Brain injuries and energy drinks

On behalf of Parker Thorson posted in Brain Injury on Wednesday, September 30, 2015.

According to recent research, there is a strong link between traumatic brain injury in teens and the consumption of energy drinks. A neurosurgeon at St. Michael’s Hospital believes that significant caffeine consumption alters the makeup of the brain, which can make it harder for a patient to recover. Therefore, a TBI can be especially harmful for California teens because their brains are still developing.

It is believed that young athletes may drink them to get an energy boost or may be more likely to drink them because a popular athlete has endorsed it. Furthermore, many teens and their parents assume that energy drinks are like soda or other soft drinks and are not harmful in the long term. However, those who do research into their effects say that they are powerful stimulants that can impact a student’s ability to learn while in school.

New rules aim to make football safer for California athletes

On behalf of Parker Thorson posted in Brain Injury on Tuesday, September 15, 2015.

To make the game safer, the National Football League has hired a medical doctor to serve as a health and medical adviser to the league. Her mission will be to make sure that player safety needs are balanced with putting an entertaining product on the field for fans. After a player suffers a serious injury, he will be taken off of the field and examined using a standardized checklist.

However, it is acknowledged that players may want to take steps to get back on the field even when they are hurt because of their competitive nature. Also, players take pride in being able to play through any pain that they experience. To reduce the risk of injury, the health and medical adviser says that there will be rule changes related to how players tackle and protective gear that they wear. Making the game safer could help the NFL win over parents who may hold their kids out of youth leagues.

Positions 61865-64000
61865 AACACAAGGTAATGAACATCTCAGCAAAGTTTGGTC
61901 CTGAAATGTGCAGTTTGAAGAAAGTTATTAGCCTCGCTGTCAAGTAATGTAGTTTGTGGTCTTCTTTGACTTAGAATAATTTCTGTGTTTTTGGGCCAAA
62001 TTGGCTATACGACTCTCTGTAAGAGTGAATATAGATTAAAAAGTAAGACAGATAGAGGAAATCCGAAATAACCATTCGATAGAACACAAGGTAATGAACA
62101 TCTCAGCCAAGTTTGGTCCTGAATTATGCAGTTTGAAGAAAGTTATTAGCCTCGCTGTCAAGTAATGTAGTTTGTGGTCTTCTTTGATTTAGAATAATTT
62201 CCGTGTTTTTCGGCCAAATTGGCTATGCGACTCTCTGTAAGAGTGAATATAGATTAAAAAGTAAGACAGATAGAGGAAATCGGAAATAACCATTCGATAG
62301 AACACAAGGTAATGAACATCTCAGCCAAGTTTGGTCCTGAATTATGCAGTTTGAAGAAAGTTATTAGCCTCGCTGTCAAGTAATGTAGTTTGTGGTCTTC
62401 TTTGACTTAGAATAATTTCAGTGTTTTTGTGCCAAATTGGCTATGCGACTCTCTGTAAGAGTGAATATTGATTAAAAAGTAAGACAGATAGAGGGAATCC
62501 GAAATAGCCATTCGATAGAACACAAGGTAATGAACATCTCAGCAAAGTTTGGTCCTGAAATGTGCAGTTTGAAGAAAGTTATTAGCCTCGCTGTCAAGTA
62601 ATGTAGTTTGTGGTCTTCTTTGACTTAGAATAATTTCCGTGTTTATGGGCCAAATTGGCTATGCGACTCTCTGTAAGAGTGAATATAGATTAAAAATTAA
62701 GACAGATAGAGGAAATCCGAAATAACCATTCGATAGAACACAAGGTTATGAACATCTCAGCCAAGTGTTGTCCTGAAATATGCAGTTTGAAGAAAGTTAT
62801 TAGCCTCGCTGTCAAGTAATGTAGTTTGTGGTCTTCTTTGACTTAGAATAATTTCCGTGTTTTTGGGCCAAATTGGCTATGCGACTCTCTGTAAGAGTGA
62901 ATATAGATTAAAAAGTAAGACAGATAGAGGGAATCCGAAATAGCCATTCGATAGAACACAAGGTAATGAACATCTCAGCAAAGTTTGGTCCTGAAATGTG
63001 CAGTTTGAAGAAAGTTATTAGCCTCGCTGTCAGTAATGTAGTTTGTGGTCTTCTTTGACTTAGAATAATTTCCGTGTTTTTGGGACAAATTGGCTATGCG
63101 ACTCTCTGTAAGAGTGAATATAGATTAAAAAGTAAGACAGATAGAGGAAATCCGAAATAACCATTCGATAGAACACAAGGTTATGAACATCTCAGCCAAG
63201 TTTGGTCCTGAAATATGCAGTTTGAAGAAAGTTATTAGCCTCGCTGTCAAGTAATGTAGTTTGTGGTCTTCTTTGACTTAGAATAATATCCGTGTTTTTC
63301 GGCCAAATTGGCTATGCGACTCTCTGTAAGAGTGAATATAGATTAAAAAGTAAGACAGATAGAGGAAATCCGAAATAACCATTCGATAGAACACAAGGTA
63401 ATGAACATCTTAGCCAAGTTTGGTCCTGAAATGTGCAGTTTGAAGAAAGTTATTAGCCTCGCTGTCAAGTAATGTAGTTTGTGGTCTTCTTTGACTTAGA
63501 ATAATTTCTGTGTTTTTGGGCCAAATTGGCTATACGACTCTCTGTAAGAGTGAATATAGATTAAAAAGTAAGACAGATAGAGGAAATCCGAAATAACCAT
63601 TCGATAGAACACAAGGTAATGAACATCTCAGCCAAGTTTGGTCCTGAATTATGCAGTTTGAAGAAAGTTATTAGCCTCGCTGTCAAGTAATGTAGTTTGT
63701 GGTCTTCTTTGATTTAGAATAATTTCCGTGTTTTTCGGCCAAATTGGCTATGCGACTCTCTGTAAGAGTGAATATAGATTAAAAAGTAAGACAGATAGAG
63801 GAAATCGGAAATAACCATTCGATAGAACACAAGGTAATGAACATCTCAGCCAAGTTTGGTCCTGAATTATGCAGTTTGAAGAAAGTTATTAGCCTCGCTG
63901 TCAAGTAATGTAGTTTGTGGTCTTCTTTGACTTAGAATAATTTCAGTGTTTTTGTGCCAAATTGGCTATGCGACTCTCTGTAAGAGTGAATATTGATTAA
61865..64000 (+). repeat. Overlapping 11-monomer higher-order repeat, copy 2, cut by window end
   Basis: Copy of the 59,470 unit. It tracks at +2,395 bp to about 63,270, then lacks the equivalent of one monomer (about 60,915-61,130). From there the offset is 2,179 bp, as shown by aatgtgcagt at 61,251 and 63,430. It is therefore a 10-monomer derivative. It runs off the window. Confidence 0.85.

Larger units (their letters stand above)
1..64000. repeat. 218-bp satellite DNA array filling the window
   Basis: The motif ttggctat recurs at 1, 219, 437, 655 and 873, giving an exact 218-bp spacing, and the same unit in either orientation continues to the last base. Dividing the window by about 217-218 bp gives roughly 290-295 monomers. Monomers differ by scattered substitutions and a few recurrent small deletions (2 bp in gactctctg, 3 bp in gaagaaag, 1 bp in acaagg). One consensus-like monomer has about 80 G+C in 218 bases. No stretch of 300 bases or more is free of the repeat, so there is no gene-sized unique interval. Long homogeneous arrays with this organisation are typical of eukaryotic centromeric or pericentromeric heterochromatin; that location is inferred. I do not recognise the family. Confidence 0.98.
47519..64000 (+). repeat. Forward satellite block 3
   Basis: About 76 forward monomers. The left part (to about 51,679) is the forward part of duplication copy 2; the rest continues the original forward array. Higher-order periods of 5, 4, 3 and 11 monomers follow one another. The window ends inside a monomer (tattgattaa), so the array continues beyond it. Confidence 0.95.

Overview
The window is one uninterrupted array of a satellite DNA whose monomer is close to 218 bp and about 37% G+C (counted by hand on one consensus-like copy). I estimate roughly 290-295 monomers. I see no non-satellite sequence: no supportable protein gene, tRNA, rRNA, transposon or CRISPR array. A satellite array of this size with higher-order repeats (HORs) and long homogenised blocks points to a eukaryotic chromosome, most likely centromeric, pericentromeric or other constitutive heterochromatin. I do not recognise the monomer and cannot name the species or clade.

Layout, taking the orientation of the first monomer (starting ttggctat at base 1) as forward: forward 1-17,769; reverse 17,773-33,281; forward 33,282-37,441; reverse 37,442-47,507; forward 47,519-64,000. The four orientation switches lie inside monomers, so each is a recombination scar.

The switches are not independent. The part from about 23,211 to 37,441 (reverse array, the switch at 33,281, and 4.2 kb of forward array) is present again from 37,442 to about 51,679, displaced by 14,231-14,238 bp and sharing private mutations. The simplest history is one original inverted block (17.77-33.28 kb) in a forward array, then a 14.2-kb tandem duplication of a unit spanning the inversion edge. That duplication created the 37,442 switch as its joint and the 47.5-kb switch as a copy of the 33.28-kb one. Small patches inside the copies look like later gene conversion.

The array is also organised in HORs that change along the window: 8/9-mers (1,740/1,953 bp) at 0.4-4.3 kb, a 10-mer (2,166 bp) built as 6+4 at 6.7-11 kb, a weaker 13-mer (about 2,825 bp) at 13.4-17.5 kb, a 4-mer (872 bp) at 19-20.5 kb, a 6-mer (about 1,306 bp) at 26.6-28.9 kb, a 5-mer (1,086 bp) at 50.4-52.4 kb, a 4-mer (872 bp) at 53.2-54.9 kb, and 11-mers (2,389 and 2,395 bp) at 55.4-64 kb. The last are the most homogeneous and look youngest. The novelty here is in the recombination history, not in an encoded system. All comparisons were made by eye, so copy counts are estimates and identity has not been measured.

ADHD connected to traumatic brain injuries in report

On behalf of Parker Thorson posted in Brain Injury on Thursday, September 3, 2015.

Living with attention-deficit hyperactivity disorder turns focusing on important tasks and maintaining personal relationships into a constant challenge for many California residents. Some experts hypothesize that there are significant connections between ADHD and traumatic brain injury with each issue providing potential causation for the other. A recent examination of a telephone survey of adults appears to support these thoughts.

Investigative researchers studied the responses to phone wellness surveys conducted in Ontario between 2011 and 2012 with a sample of 3,993 adults. Defining TBI as any head injury resulting in five or more minutes of unconsciousness or a required overnight hospital stay, they learned that 5.9 percent of respondents with TBI in their histories mentioned previous ADHD diagnoses. Another 6.6 percent of these respondents tested positive in a self-reporting ADHD assessment provided in the phone interview.